Estonian foreign minister emphasizes government sector's cooperation with parliament at Baltic Council session

  • 2023-11-24
  • LETA/BNS/TBT Staff

TALLINN – Speaking at the 29th session of the Baltic Council in the Riigikogu on Friday, Estonian Foreign Minister Margus Tsahkna recognized the cooperation of the council with the Baltic Assembly and emphasized that the cooperation of the government sector with members of parliament is particularly important in a complex international security situation.

Tsahkna also confirmed the unshakable unity of the Baltic states both in the international arena and in supporting Ukraine.

"We stand together in protecting the gates of the Western world," Tsahkna said. "For Estonia, Latvia and Lithuania, existential security interests are at stake in the current security situation."

According to Tsahkna, the attention of the Baltic states must now be on raising the price of aggression.

"We are working in cooperation with other European Union member states on the introduction of new sanctions and effective implementation of existing sanctions, the introduction of a trade embargo can also not be ruled out, if necessary," the foreign minister added.

Tsahkna said that the Baltic states, as border states, play a key role in preventing Russia from evading sanctions. At the same time, joint cooperation is also carried out in order to find a way to hold the aggressor accountable for the crime of aggression and to isolate it on the international scene.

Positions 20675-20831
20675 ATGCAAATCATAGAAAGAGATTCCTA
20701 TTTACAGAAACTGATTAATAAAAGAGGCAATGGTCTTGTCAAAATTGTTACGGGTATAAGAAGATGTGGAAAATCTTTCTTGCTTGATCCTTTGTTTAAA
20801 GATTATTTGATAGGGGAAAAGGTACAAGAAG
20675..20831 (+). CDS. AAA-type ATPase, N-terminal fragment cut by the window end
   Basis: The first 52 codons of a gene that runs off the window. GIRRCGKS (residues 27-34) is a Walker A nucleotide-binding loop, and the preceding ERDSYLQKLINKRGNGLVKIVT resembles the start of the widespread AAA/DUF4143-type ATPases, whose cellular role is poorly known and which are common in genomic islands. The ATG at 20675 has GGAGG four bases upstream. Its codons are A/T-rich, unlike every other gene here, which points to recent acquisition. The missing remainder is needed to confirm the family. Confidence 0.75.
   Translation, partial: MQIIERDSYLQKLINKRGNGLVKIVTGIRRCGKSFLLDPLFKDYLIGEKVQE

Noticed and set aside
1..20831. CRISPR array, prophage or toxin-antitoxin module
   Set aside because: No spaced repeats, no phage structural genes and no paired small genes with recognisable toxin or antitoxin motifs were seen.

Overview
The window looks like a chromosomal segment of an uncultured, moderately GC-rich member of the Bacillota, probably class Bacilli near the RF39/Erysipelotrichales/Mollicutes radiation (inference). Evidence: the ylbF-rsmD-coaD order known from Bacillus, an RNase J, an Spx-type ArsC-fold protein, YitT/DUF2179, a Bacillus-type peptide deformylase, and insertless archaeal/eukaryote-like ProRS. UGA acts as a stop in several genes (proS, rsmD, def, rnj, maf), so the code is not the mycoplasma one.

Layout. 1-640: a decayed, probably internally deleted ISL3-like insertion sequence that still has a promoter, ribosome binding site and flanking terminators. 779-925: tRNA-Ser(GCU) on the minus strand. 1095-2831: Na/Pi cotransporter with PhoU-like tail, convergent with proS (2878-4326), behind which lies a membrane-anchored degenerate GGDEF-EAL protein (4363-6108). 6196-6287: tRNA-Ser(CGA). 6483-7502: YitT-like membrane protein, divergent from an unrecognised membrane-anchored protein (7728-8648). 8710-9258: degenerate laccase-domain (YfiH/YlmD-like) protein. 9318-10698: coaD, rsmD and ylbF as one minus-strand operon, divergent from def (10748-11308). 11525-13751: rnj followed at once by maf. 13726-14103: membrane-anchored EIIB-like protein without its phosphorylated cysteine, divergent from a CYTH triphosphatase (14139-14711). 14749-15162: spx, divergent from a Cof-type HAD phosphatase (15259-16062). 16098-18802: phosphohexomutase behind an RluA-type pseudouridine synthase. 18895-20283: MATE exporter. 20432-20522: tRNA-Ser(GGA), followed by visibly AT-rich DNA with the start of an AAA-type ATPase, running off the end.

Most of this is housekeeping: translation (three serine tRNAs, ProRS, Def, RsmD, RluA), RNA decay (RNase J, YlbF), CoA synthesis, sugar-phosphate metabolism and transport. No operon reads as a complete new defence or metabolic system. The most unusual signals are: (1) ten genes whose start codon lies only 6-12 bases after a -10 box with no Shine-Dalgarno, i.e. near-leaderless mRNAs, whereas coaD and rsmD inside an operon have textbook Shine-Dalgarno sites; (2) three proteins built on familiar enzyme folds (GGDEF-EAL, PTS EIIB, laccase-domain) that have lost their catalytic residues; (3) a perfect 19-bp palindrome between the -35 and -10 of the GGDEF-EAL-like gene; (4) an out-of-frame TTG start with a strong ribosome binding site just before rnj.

"Also, Russia must be the one to pay for the damage done to Ukraine," Tsahkna said. "The frozen assets of Russia must be used for the reconstruction of Ukraine and I am glad that the Riigikogu discussed the relevant draft law last week. Here, Estonia is ready to show Europe the way with its actions. Europe must develop a common political will to make Russia pay for its aggression."

Tsahkna also noted that Ukraine's future lies in NATO and the European Union and added that the allies must jointly support Kyiv on this path.

"The time of gray areas is over. The policy of neutrality does not work," Tsahkna said. "Both the European Union and NATO must keep their doors open."

In his speech, Tsahkna also emphasized the role of better connectivity in ensuring the security of the Baltic states, including the need to act to ensure that the Rail Baltic railway is completed by 2030. He also spoke about the decoupling of energy connections from Russia and the transition to renewable energy as key steps in the energy policy of the Baltics.